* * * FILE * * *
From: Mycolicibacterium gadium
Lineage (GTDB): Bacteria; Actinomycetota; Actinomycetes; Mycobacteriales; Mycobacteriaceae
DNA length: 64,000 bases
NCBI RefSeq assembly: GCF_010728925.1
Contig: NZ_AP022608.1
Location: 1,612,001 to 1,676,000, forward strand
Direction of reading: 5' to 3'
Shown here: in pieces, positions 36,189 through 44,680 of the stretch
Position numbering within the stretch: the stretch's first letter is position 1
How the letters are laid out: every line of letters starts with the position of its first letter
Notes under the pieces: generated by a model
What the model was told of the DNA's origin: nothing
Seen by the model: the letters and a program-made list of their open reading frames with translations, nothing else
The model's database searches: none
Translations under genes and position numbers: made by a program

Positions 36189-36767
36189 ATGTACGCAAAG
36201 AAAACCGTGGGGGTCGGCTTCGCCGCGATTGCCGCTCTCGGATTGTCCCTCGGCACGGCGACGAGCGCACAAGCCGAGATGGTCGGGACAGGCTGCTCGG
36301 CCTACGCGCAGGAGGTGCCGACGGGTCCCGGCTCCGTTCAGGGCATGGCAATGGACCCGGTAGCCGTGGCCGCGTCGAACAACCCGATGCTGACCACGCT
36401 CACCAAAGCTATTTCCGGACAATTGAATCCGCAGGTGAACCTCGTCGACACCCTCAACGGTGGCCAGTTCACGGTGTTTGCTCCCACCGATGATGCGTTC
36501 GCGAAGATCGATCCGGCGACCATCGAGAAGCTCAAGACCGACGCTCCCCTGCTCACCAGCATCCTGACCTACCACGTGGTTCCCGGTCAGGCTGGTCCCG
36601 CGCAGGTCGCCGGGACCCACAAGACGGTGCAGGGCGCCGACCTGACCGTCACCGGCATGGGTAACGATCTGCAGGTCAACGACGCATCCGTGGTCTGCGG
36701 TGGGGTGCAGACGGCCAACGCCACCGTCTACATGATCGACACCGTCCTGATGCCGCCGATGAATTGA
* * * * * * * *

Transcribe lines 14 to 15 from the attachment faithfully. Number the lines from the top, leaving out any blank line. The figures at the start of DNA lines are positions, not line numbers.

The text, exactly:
The model's database searches: none
Translations under genes and position numbers: made by a program